Paul Kariya was brought in to be the leader of the franchise and he fit the role well for about two-thirds of the season, before completely collapsing down the stretch, scoring one goal in the final 26 games. Kariya is still just 33 years-old, so it's not like his game should be completely gone, but it's troubling for the Blues to be paying him $6-million for each of the next two seasons when he's coming off a season in which he managed 16 goals and a minus-10 rating.

The next generation of Blues forwards will be responsible for picking up the slack, and that means 19-year-old David Perron is due for a bigger role next season. To say the Blues were cautious with the teenager as a rookie would be an understatement, letting him off the bench for just 12:33 per game, but 27 points and a team-best plus-16 rating indicates that Perron will be ready for more in his second season.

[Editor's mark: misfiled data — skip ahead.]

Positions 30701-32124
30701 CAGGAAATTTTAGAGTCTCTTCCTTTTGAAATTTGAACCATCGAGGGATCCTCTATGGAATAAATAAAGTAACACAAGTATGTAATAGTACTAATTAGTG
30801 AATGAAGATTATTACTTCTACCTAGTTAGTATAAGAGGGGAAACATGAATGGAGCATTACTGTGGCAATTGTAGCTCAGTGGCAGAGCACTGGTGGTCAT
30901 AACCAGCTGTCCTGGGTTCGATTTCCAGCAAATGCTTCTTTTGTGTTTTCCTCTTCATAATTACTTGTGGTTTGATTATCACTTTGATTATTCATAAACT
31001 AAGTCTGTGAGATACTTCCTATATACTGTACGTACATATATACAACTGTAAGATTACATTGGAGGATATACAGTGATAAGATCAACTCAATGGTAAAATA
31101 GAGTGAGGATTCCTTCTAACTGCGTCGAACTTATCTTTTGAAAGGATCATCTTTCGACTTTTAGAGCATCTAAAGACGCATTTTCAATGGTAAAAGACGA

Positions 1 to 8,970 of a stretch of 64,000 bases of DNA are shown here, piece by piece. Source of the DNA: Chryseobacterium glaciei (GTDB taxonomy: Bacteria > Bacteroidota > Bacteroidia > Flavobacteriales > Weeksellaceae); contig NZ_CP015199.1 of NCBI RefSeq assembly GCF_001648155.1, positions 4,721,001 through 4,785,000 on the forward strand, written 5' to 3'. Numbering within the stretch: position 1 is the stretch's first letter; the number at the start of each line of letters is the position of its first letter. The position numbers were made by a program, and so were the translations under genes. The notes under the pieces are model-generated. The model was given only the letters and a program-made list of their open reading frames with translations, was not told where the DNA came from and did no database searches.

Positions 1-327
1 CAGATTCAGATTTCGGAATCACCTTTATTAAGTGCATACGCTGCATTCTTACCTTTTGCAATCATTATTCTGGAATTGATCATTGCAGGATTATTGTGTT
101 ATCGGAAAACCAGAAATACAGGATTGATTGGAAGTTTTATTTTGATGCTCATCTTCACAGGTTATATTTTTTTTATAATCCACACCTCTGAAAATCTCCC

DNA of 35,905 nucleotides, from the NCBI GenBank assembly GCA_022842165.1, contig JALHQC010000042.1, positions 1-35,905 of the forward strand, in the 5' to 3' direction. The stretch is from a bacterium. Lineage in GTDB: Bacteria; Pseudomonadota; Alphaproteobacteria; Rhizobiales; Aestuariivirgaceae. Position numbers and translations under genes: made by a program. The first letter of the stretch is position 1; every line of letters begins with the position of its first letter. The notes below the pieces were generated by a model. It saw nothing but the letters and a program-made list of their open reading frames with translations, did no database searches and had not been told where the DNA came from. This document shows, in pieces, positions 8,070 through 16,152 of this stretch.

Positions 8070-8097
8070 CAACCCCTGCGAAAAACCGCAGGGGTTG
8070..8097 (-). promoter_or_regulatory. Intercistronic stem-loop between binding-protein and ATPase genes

One of the bigger disappointments among the Blues' forwards was Lee Stempniak , a 25-year-old who saw his goal total dip from 27 to 13. Stempniak had virtually identical shots on goal per game numbers in each of the last two seasons, however, so the Blues may simply hope that he was snakebitten around the net and is due for a bounceback campaign.

Getting Andy McDonald from the Ducks was a definite upgrade in terms of speed, but McDonald's horrible plus-minus (minus-17 in 49 games with the Blues) has to get cleaned up if he's going to anchor a top scoring unit. Theoretically, McDonald and Kariya should have the kind of speed that keeps opposing defences back on their heels, but that didn't immediately pan out as expected.